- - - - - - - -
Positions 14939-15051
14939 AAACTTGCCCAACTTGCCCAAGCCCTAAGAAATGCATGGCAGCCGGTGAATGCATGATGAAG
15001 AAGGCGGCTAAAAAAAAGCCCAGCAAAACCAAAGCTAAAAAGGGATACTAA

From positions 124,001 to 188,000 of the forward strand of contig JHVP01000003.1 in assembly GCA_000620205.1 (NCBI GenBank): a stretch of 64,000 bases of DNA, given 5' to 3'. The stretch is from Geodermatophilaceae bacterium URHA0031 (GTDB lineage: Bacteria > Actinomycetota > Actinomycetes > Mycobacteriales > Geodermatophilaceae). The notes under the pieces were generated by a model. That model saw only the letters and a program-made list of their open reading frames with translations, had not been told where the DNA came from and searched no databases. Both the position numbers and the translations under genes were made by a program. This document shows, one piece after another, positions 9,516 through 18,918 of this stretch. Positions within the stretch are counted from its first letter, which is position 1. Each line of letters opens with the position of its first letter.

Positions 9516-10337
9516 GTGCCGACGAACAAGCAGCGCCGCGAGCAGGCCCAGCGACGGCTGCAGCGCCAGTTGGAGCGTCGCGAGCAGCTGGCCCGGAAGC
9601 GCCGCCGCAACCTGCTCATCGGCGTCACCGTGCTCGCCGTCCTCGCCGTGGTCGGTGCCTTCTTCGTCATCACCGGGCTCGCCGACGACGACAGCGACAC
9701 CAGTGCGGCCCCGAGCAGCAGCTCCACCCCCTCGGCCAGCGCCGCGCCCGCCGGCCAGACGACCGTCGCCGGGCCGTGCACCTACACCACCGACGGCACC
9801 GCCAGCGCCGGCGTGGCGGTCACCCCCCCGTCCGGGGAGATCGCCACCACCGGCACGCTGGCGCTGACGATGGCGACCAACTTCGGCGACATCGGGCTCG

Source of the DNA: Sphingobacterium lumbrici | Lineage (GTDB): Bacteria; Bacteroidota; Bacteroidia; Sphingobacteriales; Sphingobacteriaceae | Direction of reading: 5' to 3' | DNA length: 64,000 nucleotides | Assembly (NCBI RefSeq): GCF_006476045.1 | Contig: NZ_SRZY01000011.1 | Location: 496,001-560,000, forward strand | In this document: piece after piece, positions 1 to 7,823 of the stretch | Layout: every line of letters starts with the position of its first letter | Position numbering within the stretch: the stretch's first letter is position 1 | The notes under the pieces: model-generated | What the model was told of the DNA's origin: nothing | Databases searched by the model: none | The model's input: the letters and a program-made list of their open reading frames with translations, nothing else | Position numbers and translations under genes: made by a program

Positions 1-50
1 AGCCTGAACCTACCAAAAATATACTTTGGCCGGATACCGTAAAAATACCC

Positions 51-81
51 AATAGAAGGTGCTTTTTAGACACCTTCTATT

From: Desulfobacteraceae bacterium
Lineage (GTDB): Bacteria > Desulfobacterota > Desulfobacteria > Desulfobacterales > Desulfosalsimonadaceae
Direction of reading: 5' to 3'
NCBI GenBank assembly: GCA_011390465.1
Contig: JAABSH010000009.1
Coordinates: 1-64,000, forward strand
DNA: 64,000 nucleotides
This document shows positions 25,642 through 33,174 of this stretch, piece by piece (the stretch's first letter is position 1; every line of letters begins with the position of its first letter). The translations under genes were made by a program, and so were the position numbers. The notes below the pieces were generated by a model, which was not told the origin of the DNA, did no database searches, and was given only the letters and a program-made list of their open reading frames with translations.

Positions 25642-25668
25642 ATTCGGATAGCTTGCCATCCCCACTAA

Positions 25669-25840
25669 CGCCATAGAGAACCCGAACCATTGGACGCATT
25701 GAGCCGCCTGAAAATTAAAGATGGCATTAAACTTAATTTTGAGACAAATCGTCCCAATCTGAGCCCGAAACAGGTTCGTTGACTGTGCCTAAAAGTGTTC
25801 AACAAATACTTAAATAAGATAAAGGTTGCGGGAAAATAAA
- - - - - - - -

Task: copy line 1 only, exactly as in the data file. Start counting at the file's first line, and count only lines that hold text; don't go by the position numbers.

Positions 14939-15051